This voice is trained into us early on, back in high school or Comp 101, when we’re taught to make our arguments as succinct and cogent as possible, omitting wishy-washy qualifications like “in my opinion.” You’d think these disclaimers could go without saying; every piece of writing includes the tacit caveat: Or I could be wrong. And yet quite a lot of readers respond to your personal observations with wounded outrage when they fail to reflect their own experience, as if you were proposing your idle speculation as totalitarian law. That rhetorical pose of weary expertise has metastasized to the Internet, epitomized by the opener: “So let me get this straight.” It seems telling that this smug, knowing tone has become so endemic at the same time that the amount of information available is so numbing, and actual expertise so rarefied, that almost nobody knows enough about anything anymore to have the right to any opinion at all.
Composition struggles with this tension – getting students to write assertive arguments about things new to them, that by definition they do not know yet. Some instructors meet the challenge by inviting their students to write about things they do know, or at least care to learn, but very often that deepens the impulse of the writer to be assertive. Armed with more authority, they mimic more deeply the certitude they think academic writing calls for.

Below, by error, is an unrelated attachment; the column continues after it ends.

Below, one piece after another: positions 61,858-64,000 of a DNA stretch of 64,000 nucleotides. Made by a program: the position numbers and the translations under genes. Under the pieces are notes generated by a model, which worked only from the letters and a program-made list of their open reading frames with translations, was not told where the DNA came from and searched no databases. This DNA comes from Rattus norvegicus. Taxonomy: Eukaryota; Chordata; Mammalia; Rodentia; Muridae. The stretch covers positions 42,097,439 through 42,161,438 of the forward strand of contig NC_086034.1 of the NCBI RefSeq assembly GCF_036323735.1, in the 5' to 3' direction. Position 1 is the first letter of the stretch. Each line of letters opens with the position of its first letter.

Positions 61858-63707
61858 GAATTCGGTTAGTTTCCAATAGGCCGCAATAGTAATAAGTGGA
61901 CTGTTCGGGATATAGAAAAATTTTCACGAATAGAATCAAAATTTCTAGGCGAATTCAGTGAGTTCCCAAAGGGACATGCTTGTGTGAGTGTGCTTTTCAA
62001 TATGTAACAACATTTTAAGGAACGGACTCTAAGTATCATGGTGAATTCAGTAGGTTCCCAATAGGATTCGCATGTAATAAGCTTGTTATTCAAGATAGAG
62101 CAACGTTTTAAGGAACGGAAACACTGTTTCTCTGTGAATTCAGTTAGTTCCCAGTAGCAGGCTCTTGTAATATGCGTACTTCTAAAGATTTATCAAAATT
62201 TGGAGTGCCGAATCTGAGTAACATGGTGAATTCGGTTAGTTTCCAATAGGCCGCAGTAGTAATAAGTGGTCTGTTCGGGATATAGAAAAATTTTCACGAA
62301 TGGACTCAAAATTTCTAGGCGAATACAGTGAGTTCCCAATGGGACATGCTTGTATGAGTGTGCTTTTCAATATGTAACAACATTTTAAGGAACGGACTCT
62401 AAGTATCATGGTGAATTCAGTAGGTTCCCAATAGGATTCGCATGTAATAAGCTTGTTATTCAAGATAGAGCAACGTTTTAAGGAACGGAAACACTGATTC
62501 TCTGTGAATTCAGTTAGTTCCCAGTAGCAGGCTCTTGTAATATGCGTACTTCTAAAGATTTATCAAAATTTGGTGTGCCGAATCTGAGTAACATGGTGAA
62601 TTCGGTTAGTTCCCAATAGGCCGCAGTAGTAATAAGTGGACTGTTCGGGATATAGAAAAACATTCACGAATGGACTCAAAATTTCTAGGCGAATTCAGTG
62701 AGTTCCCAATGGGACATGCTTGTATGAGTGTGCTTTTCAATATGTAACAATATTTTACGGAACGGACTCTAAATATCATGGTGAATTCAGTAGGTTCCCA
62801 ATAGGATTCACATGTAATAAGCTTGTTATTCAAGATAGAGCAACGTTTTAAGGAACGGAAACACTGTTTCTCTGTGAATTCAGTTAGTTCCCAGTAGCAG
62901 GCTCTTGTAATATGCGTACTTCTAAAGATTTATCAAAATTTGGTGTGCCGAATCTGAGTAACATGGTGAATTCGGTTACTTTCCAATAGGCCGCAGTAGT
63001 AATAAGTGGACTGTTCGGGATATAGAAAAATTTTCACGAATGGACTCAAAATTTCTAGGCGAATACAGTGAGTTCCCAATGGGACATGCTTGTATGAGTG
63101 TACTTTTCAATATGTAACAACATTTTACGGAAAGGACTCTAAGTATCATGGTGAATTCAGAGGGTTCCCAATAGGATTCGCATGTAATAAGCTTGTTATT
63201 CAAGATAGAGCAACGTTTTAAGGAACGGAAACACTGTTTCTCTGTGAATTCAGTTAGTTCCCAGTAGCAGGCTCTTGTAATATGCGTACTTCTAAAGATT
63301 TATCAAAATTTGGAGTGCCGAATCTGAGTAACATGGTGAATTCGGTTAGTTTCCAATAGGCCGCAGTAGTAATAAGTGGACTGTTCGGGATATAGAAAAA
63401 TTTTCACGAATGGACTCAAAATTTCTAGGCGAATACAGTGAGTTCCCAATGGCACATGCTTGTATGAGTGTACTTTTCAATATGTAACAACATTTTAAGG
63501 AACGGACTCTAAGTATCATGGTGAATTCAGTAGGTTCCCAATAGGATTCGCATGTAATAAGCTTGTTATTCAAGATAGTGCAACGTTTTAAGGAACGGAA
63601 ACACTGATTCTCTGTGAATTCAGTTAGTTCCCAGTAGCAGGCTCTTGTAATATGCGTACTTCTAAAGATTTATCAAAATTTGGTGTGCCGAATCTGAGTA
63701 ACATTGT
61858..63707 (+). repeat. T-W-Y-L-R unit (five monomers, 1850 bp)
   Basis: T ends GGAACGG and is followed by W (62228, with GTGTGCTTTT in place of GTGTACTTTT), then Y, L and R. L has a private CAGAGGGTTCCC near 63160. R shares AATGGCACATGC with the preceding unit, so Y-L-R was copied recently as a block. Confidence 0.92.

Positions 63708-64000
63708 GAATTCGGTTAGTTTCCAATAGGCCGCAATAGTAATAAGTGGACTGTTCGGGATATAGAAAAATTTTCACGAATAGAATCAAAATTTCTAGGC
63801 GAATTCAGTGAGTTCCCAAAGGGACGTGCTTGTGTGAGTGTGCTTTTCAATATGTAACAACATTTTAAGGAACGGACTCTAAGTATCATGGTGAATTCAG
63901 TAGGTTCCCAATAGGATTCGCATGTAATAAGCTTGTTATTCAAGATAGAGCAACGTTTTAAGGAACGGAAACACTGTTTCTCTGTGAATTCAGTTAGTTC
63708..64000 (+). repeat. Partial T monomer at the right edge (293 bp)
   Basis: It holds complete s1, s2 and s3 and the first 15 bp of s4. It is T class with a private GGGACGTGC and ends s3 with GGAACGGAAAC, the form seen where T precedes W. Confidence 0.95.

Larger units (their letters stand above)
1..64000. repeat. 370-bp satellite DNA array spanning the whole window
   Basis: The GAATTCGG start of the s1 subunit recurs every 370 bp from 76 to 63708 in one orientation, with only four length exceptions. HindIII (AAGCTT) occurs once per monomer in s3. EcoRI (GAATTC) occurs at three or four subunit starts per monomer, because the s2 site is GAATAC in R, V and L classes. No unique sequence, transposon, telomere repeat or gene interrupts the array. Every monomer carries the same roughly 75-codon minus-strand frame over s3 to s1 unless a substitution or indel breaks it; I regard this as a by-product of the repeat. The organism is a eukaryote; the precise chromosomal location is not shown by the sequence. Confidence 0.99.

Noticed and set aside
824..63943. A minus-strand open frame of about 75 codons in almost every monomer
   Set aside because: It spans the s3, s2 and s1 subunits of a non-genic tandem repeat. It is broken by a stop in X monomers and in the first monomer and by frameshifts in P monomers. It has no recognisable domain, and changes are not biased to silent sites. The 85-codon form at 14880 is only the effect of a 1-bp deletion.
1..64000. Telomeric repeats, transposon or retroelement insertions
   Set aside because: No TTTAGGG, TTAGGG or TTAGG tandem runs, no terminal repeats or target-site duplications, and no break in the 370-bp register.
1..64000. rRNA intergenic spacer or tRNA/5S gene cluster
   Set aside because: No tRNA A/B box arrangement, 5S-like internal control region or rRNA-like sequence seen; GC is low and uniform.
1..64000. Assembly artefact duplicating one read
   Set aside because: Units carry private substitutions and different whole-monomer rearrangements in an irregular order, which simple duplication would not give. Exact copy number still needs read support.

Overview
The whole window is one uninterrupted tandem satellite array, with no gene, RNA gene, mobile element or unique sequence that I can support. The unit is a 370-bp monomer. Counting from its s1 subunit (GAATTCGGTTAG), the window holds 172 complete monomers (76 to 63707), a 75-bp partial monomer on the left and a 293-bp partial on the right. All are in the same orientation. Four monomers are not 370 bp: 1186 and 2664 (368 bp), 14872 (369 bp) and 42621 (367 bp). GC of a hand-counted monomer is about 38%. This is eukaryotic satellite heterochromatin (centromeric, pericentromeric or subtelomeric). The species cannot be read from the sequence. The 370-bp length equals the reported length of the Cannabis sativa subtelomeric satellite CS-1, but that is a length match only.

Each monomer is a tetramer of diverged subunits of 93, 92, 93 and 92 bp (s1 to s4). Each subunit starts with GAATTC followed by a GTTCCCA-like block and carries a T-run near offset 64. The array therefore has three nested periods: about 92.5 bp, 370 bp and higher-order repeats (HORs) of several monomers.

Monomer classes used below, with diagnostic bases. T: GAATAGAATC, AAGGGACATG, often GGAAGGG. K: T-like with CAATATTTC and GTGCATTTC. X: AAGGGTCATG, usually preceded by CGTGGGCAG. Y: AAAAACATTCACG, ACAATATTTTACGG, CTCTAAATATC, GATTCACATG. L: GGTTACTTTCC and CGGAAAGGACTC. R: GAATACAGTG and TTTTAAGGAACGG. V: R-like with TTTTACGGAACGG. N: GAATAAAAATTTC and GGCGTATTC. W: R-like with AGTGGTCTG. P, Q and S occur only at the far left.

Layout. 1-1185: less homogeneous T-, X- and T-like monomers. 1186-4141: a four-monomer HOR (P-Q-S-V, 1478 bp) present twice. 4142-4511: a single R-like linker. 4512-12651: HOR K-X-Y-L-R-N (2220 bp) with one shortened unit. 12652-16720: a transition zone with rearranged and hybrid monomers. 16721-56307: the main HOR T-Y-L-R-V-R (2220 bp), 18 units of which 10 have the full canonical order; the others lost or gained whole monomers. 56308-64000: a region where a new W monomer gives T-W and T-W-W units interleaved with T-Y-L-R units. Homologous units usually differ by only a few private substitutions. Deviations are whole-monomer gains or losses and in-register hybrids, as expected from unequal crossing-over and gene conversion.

So here’s what I think I know: it is possible to urge students to write assuredly about being unsure, clearly about confusion. But it’s a different kind of thing to do that, and I suspect many teachers would need help creating a pedagogy of ‘I don’t know’. I don’t know if it’s possible to create heuristic software that might support that, something that brings forth and celebrates doubt and curiosity. I imagine it might be possible, but the trick might be that what it gives writers isn’t always certain and quantifiable, the way a quiz score is, or they way a spate of rubric averages are. And that uncertainty, while the point, might be unsettling to teachers who decide what students will do in their courses.
Or maybe that’s what we might explore, rubrics instead of heuristics that foster alternatives to pretended authority – rubrics for doubt, rubrics for curiosity, rubrics for humility, rubrics for serendipitous insights.
I don’t know if people would want those, but I do think teaching from and with them would make the class different, maybe over time safer for students to be honest about what they don’t know.